Credit Default Swaps
Additional tools for working with credit default swaps and are available in Financial Instruments Toolbox™. For more information, see Price Credit Derivative Instruments (Financial Instruments Toolbox).
Examples and How To
In a typical workflow, pricing a new CDS contract
involves first estimating a default probability term structure using
The breakeven, or running, spread is the premium a protection buyer must pay, with no upfront payments involved, to receive protection for credit events.
The current value, or mark-to-market, of an existing CDS contract is the amount of money the contract holder would receive or pay to unwind this contract.
A CDS market quote is given in terms of a standard spread and an upfront payment, or in terms of an equivalent running or breakeven spread, with no upfront payment.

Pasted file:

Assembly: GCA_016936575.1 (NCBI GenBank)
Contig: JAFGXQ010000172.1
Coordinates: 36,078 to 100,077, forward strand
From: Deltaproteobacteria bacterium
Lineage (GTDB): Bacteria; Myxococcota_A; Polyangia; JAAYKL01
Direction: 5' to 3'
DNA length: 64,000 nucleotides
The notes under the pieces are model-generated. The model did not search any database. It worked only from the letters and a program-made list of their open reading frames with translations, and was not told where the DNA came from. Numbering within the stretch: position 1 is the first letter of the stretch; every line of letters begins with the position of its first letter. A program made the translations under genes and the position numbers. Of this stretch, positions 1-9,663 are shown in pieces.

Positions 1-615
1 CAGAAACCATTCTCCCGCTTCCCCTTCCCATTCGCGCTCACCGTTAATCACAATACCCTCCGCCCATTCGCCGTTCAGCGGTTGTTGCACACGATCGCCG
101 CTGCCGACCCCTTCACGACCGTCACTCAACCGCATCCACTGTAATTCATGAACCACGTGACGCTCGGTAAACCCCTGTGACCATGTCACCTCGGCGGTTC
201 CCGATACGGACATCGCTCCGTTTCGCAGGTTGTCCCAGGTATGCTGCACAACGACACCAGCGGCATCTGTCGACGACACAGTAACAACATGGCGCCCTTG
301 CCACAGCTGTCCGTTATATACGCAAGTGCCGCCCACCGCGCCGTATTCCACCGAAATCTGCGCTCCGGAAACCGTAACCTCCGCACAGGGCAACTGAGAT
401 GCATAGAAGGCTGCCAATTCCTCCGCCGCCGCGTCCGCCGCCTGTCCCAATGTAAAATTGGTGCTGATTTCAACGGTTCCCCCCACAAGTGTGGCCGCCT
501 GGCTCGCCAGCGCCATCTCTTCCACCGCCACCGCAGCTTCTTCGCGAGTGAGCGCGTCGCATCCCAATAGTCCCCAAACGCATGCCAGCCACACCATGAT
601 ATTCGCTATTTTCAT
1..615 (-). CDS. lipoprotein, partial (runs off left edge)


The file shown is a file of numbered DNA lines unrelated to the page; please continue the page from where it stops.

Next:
These examples show bootstrapping with inverted CDS market curves, that is, market quotes with higher spreads for short-term CDS contracts.
First-to-Default Swaps (Financial Instruments Toolbox)
This example shows how to price first-to-default (FTD) swaps under the homogeneous loss assumption.
A credit default swap (CDS) is a contract that protects against losses resulting from credit defaults.